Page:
Transactions
of the Azov-Black Sea Ornithological Station

Branta Cover Language of the article: Russian Cite: Khomenko V, S. ., Diadichеva A, Е. . (1999). Biometry, moult and geographical connections of migrating Curlew Sandpipers in the South of Ukraine. Branta: Transactions of the Azov-Black Sea Ornithological Station, 2, 113-134 Views: 641 Branta copyright Branta license

Branta Issues > Issue №2 (1999)

Branta: Transactions of the Azov-Black Sea Ornithological Station, 113-134

Biometry, moult and geographical connections of migrating Curlew Sandpipers in the South of Ukraine

Khomenko S.V., Diadichеva Е.A.

Nine years’ results (1990-1998) of catching and ringing of Curlew Sandpipers in the Azov-Black Sea area (mainly the Sivash) are analysed in the article. These include biometric data for 4,727 adult birds captured during spring and autumn migration and 401 juveniles, as well as 79 ringing recoveries. Age, sexual and seasonal variations are discussed along with the data on body mass and moult of Curlew Sandpipers. Probability of geographic variation among birds passing the area is indicated, although strong overlap in the body dimensions and difficulties in sexing complicate statistical confirmation.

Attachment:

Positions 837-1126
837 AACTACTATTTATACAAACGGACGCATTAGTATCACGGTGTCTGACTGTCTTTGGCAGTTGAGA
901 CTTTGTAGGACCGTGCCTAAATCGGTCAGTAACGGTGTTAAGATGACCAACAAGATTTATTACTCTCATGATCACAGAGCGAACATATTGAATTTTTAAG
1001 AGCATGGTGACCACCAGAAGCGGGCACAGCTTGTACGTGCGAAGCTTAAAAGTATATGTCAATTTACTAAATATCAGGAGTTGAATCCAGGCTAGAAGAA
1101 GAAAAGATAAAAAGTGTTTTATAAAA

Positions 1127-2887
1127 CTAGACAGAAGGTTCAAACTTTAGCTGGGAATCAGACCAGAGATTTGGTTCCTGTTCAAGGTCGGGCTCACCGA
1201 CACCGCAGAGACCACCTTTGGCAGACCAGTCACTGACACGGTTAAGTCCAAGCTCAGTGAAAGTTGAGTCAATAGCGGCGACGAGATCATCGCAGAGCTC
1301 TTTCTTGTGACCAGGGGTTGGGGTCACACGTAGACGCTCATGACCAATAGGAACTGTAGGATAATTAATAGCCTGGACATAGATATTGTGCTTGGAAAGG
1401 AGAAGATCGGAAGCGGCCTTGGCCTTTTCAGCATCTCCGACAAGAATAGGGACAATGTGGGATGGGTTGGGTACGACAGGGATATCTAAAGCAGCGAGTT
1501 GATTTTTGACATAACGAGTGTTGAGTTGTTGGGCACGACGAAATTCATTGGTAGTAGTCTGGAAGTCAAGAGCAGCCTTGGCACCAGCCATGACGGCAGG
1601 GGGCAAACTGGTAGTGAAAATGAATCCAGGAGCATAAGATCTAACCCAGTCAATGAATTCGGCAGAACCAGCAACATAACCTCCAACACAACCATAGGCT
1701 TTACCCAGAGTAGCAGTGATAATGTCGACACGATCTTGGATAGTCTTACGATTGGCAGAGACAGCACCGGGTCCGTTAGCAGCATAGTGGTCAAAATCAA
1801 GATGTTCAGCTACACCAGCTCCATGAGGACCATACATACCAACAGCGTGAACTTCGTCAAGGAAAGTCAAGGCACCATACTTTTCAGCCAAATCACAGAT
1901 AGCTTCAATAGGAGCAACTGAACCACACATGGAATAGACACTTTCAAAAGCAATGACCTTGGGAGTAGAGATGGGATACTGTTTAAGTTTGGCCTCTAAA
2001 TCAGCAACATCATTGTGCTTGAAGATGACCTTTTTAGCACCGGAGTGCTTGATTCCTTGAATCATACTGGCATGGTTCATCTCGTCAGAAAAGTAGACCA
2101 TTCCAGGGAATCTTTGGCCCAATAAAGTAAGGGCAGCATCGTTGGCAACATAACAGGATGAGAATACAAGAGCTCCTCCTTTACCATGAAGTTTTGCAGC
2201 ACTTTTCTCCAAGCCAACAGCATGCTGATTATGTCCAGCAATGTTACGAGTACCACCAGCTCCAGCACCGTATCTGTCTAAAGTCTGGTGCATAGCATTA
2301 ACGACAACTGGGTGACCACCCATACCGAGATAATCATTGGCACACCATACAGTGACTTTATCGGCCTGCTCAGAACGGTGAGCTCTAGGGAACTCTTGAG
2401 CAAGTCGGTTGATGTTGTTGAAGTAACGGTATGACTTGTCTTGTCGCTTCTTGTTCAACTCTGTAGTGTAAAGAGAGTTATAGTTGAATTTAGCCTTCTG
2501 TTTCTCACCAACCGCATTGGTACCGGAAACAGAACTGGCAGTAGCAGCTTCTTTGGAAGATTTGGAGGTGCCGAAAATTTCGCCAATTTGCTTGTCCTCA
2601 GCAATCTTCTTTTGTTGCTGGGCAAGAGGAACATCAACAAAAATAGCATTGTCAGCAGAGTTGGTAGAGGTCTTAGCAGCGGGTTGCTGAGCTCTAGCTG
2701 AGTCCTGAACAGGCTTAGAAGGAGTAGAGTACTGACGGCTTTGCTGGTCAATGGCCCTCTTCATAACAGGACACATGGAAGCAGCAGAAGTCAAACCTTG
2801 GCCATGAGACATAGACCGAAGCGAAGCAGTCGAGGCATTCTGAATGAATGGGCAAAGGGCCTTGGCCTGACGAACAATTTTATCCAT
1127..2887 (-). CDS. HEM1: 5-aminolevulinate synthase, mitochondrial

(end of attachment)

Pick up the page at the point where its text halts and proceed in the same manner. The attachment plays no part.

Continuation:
Among the first year Curlew Sandpipers taking part in the spring migration males predominate. Both in spring and autumn males are shown to precede females in the terms of migration according to the seasonality of the wing to bill ratio. Females are shown to be generally larger, although this mainly implies to the birds of the same geographical population. Extremely low spring weights of Curlew Sandpiper sharply contrast with those during postbreeding period. This is likely to be a result of systematic selectivity of trapping method and short staging period in spring. Ringing recoveries from all over the African continent are indicative of a wide wintering range of Curlew Sandpipers migrating via Sivash. Strong relations with the Scandinavian, Baltic, Mediterranean and West African stopover sites suggest a “cross­flyway ” position of the region in the species’ migration system.

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